The Key to Success at Guess?
It's starting to feel like Guess? is never really going to make the successful turnaround that investors are waiting for. Over the last 12 months, the company has seen two solid run-ups in the stock, followed by two sudden drops. The problem is that Guess? seems incapable of keeping consumers' attention for more than a few months at a time. That was one of the biggest problems in the last quarter, and Guess? was forced into a promotional environment that simply mutilated its margins.
Those shortfalls aren't just frustrating, they're indicative of bigger issues at Guess?. The brand, which had a lot of potential to shake off its 1990s dullness, just can't get it together. Management needs to focus on a few areas to make sure that the turnaround finally gets off the ground. Here's what's gone wrong, and what Guess? can do to turn it around.
The problem of promotion
Last quarter, gross margin dropped 2.5 percentage points to 40.8%. That helped pull operating margin down under 15%, and resulted in a $0.10 drop in earnings per share to $0.95. On one hand, this is not the worst problem in the world to have -- the reason for the drop in income is easy to see, and should be straightforward to address. On the other hand, the drop in margins is probably reflective of a drop in consumer interest.
That thesis meshes with the 6.3% drop in comparable sales in North America last quarter, and highlights why Guess? had to drop prices so sharply over the last quarter. The company blamed its shortfall on a failure to resonate with younger shoppers. CEO Paul Marciano said, "[We] have excluded the youngest version of Guess? girl who is more price-conscious than ever." The focus was on the aspirational shopper, instead, which led to the need for markdowns to bring in those price-conscious shoppers.
To fix the problem, the company is going to "return to iconic jeans wear roots of Guess? for fall of ." That's worked well for other retailers recently, but it doesn't address the problem of multitasking that Guess? seems to have.
Doing more than one thing right
It's important to address your core customer, and you do that through those iconic products. Gap has come back to denim over the past two years, and has seen excellent results. Guess? could learn a lot from the push seen at Gap. Gap has said that the "denim offering ... has not only driven and lifted the overall business, but I think has been bringing in the right customer." The key term there is "right customer."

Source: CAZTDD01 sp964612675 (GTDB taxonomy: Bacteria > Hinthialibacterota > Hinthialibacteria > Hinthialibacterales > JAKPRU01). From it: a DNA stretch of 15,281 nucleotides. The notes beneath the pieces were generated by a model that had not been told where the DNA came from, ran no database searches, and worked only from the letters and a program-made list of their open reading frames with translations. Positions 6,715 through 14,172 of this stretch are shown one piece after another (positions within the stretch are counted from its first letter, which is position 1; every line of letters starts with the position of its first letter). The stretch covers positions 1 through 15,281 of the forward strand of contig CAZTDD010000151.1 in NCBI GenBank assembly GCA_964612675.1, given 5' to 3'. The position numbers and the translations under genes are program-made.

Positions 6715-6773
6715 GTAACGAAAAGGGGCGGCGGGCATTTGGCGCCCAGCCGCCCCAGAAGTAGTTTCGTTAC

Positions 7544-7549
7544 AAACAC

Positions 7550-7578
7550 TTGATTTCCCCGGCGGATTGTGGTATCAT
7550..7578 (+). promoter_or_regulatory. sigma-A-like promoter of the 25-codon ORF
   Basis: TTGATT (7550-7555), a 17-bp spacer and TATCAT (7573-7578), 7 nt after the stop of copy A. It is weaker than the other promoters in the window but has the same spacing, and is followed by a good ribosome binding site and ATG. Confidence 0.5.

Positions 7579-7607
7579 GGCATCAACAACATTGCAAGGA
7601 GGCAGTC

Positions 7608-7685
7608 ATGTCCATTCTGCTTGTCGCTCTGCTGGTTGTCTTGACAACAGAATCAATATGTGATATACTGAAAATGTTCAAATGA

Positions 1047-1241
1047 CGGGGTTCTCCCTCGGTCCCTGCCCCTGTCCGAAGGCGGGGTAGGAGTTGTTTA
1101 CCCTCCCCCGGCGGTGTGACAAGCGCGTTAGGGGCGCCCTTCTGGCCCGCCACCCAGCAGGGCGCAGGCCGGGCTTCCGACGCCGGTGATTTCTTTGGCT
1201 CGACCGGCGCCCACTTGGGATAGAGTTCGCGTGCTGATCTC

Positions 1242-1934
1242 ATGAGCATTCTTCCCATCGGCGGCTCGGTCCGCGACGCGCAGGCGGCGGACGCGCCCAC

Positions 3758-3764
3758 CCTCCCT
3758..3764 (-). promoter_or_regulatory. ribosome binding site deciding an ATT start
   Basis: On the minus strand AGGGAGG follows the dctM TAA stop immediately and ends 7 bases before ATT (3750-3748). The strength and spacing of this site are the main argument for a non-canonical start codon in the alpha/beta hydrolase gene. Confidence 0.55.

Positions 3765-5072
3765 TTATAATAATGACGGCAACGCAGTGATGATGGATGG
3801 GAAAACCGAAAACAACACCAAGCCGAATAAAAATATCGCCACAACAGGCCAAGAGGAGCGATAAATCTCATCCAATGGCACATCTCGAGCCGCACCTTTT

Gap has learned that a single-minded focus on denim isn't enough to drive sales. Instead, the company needs to use its denim offering to bring in customers who identify with the brand that the denim portrays. Once they're in-store, the other products increase the sale. That customer helped Gap grow its operational margin 2.5 percentage points over the last year, and drove comparable sales up 5%.
Now contrast that with the failed multitasking over at Coach . The handbag company tried to push out too fast, and lost sight of its core demographic. As a result, sales of menswear did well, as did international sales, but women's handbags fell short. That pushed comparable sales down 2% in North America. To the company's credit, it didn't follow Guess? down the short road to heavy promotions, but it fell short, nonetheless. Now the company needs to refocus on its bags, and get those "right customers" back in the door.
The bottom line
Guess? can still make things right, if it can figure out how to do two things at once. History certainly isn't on the company's side. Over the past few years, Guess? hasn't been able to get everything running in the same direction, and that's what it needs to do if it's going to sustain growth. The beginning of 2013 isn't looking good, so don't hold out for any big changes until the middle of the year. Management has said that the promotional environment has carried over into the first quarter, at least. Until there are clear signs of multitasking, I'd steer clear of Guess?.
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The article The Key to Success at Guess? originally appeared on Fool.com.Fool contributor Andrew Marder has no position in any stocks mentioned. The Motley Fool recommends Coach and Guess?. The Motley Fool owns shares of Coach and Guess?. Try any of our Foolish newsletter services free for 30 days. We Fools may not all hold the same opinions, but we all believe that considering a diverse range of insights makes us better investors. The Motley Fool has a disclosure policy.
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